Although a heart attack is often fatal and requires urgent medical treatment, it is often survivable. The heart is a particularly vital muscle in the body, and this muscle is damaged by blockages in the arteries around it. By contrast, cardiac arrest occurs when the heart completely stops pumping blood throughout the body, resulting in death in a matter of minutes.

Cardiac arrest first aid

What should you do if someone has collapsed and you can’t find their pulse?

CPR was created to assist people having a cardiac arrest. In most modern first aid classes, CPR training is an important component, and there are even lesson plans specifically to train people in its use. A brief article is not a sufficient replacement for first aid training to help you save someone having a cardiac arrest. But as a guide, you should follow the DRSABCD protocol (usually known as ‘Doctors ABCD’):

  • Danger – survey the area for danger
  • Response – find out if the person can respond to your voice
  • Send for help – immediately call 000, or have someone go and get help
  • Airway ­– look to see whether the person’s airway is clear
  • Breathing – check to see if the person is breathing
  • CPR – begin CPR and keep it up until medical help is on the scene
  • Defibrillate – if there is an Automated External Defibrillator (AED) nearby, begin defibrillation as soon as possible

It is important to recognise that CPR alone is not sufficient to save lives; it is a procedure that pumps blood around the body and provides the brain with a short-term blood supply in an emergency. Without defibrillation or other medical assistance, cardiac arrest victims are very likely to die, so seeking assistance and getting someone to fetch an AED as quickly as possible are critical.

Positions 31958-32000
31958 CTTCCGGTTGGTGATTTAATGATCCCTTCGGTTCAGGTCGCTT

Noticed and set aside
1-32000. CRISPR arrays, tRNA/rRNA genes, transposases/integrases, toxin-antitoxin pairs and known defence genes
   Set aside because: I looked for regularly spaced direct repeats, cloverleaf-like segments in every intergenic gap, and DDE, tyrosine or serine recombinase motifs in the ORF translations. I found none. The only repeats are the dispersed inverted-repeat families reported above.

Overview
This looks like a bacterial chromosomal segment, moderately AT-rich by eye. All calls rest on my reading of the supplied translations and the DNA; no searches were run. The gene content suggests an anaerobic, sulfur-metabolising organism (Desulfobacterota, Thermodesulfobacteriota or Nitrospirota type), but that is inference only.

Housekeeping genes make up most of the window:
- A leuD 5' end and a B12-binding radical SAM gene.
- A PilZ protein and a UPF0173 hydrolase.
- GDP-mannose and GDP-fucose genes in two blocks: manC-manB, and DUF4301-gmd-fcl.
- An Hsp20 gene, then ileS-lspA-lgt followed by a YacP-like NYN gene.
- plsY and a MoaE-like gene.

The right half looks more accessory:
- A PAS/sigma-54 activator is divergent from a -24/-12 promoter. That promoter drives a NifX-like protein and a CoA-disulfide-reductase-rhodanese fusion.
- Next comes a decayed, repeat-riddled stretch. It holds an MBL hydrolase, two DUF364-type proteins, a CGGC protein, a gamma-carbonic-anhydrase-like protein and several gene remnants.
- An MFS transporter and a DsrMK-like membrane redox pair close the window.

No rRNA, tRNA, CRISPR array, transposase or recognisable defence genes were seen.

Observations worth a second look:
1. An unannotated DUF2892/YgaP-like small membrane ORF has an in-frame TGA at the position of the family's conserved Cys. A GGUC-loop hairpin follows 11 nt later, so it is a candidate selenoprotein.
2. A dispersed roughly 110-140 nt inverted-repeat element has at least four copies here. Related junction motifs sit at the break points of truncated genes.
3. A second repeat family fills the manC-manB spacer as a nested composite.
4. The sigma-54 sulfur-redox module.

According to the medical community, if you are uncertain whether to perform CPR or defibrillation, you should go ahead and do it. The number of people who are injured as a result of unneeded CPR is insignificant compared to the number of people who are saved by CPR. AEDs are particularly engineered to recognise a person’s heart rhythm and only zap them if it is beneficial.

Adrenaline in cardiac arrest

Some people might consider injecting adrenaline into a cardiac arrest victim if there is an EpiPen or AnaPen close at hand, because of those substances’ substantial effects on the body. Medical professionals, however, should be the ones administering such medications. There is no evidence that using EpiPens or AnaPens for cardiac arrest improves outcomes, and it might even be detrimental.

Cardiac arrest survival rates

It is sobering to know that even if someone is actively performing CPR, the likelihood of surviving a cardiac arrest while outside of a hospital is still relatively low—about 90% of victims die—but what is reasonable to say is that CPR can double or even triple the victim’s odds of survival.

A heart attack can cause serious, long-term health problems, including brain damage. It is critical to remember that survivors of cardiac arrest may suffer long-term health consequences, including brain damage resulting from oxygen deprivation. This is all the more reason to give the right first aid as soon as possible.